SAN FRANCISCO — According to a BNET.com survey, two-thirds of CEOs agree with public outcry over skyrocketing CEO compensation.
More than 1,500 respondents participated in the survey.
The survey also found that while 64 percent of CEOs describe themselves as "engaged," only 35 percent of employees feel that good ideas successfully bubble up through the organization to the attention of the CEOs.
Both CEOs and employees agree on the issues of CEO salaries, but they have a different perception of management ability. Fifty percent of executives say their leadership style is effective, but only one-third of employees agree.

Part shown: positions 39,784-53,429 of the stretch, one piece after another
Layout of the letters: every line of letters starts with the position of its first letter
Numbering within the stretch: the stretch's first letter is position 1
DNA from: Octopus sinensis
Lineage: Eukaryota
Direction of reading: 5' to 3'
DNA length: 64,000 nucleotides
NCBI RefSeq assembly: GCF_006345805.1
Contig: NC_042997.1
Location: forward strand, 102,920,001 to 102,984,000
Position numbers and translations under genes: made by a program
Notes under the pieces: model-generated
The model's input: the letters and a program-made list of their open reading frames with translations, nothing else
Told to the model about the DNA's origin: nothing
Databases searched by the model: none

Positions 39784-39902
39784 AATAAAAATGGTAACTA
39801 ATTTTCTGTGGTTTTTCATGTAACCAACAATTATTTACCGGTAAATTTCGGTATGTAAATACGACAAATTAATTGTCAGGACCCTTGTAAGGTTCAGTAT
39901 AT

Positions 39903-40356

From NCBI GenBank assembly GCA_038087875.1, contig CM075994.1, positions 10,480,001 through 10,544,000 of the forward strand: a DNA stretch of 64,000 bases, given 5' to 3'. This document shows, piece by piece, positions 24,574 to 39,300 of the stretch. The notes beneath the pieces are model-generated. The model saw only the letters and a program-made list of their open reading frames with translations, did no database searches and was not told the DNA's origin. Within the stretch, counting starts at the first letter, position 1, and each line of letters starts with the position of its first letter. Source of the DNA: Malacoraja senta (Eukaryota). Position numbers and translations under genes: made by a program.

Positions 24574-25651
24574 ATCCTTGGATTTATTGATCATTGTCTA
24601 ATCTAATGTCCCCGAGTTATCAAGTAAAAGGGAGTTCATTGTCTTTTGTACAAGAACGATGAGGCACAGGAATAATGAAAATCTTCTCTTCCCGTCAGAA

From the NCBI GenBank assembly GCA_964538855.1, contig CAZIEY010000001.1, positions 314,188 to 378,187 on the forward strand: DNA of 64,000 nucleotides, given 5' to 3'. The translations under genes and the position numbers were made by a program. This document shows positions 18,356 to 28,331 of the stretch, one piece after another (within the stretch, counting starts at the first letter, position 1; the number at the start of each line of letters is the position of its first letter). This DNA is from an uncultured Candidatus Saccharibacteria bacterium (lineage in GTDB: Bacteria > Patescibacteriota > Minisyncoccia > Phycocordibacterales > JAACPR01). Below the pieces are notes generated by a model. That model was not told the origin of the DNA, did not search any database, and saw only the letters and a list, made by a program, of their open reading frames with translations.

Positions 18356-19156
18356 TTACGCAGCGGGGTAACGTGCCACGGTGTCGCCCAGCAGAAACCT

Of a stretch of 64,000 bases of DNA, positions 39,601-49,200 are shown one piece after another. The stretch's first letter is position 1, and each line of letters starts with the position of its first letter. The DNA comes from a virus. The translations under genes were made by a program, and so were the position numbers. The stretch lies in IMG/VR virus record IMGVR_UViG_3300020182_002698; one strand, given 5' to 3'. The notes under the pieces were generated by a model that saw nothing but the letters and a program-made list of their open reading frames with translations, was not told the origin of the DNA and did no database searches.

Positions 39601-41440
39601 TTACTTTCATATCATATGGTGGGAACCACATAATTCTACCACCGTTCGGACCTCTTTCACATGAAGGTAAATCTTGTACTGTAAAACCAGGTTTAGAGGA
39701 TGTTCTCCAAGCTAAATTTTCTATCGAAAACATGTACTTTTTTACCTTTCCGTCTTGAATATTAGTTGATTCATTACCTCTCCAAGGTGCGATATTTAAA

"The data clearly shows that today's executives lack the 'soft skills' to inspire their employees, appear compassionate or communicate effectively. They also are seen as inaccessible and unapproachable," said Stephen Howard-Sarin, editorial director, BNET. "This should be a slap in the face for executives — investing some energy into improving even just their communication skills could pay huge dividends."
Additional findings include:
- Despite current perceptions, only 24.8 percent of employees say that CEOs "tend to be unethical"
- 70 percent of executives are satisfied with their performance, but only 45 percent of employees say their leaders are doing a good job
- 77 percent of employees say that CEOs are overpaid and 64 percent of top executives agree
- Most executives say that they most value integrity when evaluating their employees, but only 27 percent of employees agree.
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